The "Too smooth" issue comes from the fact that with some resistance you can feel the pedal under your foot. You know where it is and wokring against the resistance gives you feedback on your foot. The 9000 is so smooth that is for the most part gone. A player who is already extremely fast and well coordinated with his or her foot will more then likley not need, nor like the benifits of the 9000.

Remember, the ONLY difference on the 9000 vs the 5000 is whats mounted on the pedal towers. The pedal board and pedal board hinge are the same.


:
So, seriously... Can the IC be tweaked enough to achieve this kind of smoothness? I've not had much experience with them. The only one I did play felt essentially like my old pedals.



Not likley. The 9000 gets its super smooth feel because they doubled the number or bearings. On the IC, Eliminator and other pedals the chain cam and beater holder are fixed tight to the horizontal shaft which is supported by bearing at the top of each pedal tower. So you have all the motion riding on those two bearings.

On the 9000 the horizontal shaft is supported in those bearings and then the cam/beater holder assembly as well is being supported by its own set of bearings. So its essentially "Floating" on bearings. Ball bearings are smooth because there is very little surface area contacting each part. If you sit small ball like a marble on a table, you will notice since its round only a very small part is touching the table. That small surface area equals very little resistance.

Ball bearings work the same way. The weight is evenly supported by these very small balls and all the balls together still are making very little surface contact with the components. That equals less drag and less drag = more speed. So thats how the 9000 does it. Twice the number of bearings on all its supported points.

Making an Iron Cobra or any other pedal for that matter as smooth as a 9000 would be a difficult task and as its already been posted, sometimes a pedal can be too smooth.
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  #10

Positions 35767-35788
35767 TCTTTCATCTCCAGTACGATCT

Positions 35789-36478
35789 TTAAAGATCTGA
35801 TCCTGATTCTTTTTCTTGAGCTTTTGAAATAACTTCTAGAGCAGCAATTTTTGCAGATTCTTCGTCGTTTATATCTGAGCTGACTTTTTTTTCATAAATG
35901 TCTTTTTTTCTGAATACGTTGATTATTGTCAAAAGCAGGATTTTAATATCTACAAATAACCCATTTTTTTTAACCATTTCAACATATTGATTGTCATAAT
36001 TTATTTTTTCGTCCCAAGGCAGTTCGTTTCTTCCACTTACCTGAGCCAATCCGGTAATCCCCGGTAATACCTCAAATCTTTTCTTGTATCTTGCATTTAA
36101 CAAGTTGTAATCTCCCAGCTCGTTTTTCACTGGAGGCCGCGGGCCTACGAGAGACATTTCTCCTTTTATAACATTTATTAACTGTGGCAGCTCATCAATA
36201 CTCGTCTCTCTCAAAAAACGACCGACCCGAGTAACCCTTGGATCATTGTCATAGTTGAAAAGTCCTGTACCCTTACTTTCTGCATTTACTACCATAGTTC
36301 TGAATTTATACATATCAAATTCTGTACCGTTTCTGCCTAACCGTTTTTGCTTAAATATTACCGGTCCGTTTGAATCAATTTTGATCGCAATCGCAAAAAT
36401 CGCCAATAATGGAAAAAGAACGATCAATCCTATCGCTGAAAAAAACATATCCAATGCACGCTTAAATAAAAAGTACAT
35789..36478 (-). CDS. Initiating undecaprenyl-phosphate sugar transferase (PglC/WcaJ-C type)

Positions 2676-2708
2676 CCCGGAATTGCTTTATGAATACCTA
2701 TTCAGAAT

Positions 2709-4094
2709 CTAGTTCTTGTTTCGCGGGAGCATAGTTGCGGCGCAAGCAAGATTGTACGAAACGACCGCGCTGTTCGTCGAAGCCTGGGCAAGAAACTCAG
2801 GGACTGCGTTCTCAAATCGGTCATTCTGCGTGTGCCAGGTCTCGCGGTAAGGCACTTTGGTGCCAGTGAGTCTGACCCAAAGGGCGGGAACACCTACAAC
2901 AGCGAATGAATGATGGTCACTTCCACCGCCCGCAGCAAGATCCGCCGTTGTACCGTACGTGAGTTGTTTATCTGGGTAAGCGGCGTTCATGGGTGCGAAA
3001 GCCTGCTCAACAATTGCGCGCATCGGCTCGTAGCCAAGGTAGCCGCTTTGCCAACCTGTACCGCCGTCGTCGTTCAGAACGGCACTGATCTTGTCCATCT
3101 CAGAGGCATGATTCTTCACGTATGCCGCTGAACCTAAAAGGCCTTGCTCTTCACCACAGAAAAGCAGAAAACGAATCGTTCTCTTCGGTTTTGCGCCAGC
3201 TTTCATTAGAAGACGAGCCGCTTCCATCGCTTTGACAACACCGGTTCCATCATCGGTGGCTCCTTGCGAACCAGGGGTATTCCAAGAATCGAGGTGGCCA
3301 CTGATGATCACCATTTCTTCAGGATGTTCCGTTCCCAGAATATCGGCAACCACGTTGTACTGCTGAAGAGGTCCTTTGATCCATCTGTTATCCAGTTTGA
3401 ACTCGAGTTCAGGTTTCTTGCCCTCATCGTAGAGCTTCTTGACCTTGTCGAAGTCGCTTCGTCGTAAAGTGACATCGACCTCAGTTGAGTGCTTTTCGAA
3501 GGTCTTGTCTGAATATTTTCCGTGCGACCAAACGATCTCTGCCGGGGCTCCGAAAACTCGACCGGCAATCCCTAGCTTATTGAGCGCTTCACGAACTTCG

Old 07-13-2005, 08:29 PM
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Why is it that the DW900 is like 400$? What makes it so awesomely great?



The price is that high for three reasons.

One is materials. You have twice the number of bearings and bearings are not cheap. Also, unlike the 5000's which use an inexpensive cast aluminum cam/beater holder, the 9000's use a billet aluminum component that is expensive to manufacture and the material itself is costly. Billet Aluinum components start as a block of material that is usually square. It is put in a device known as a "CNC Mill". CNC stands for Computer Numeric Code. These machines are completley automated and can produce perfectly consitent components. Unlike castings, they are totally consistent and require no further machining to complete. The components are ready to use as soon as they come off the machine. This prescion comes at a price. CNC machines cost MILLIONS of dollars for most. Anybody who watchhes any of the Discovery Channels "Jesse James" programs i am sure has seen the one he has that cuts wheels. He designs a wheel design on the computer and uploads it to the mill. Then he puts a block of aluminum in the machine and walks away. Two days later the wheel is done. The machine he uses cost upwards of 3 million dollars. How does he afford it?. By charging a hefty price for the wheels. I priced out wheels for my Harley, guess how much? $20,000 a WHEEL!. That is not a joke. And there is a wating list for wheels.

Whether DW bought a CNC machine just for this pedals cam is unlikley. My guess is they are already using an exsisting CNC machine they already own or ther are outsourcing it. Either way, CNC machines are costly to maintain and the actual design of the component to format to a file the CNC mill can read is expensive. This i am sure impacted the price.

The second half of the price increase falls to recovering the costs to design, develop and market the pedal. Why do you think new technology in any field is always expensive in the begginning and then gets cheaper?. Because the costs are re couped and the profits increase.

Lastly, because they can. You can charge whatever you want for an item and as long as people keep buying it, why lower the price?. DW is selling a good number of 9000's based on the advertising and the hype surrounding it. They are known for the high prices already so nobody really complains. As soon as the sales die, the price will drop. I don't think DW is overpriced. I think there prices are high, but its because they choose to operate in the US, not because they want to rip people off.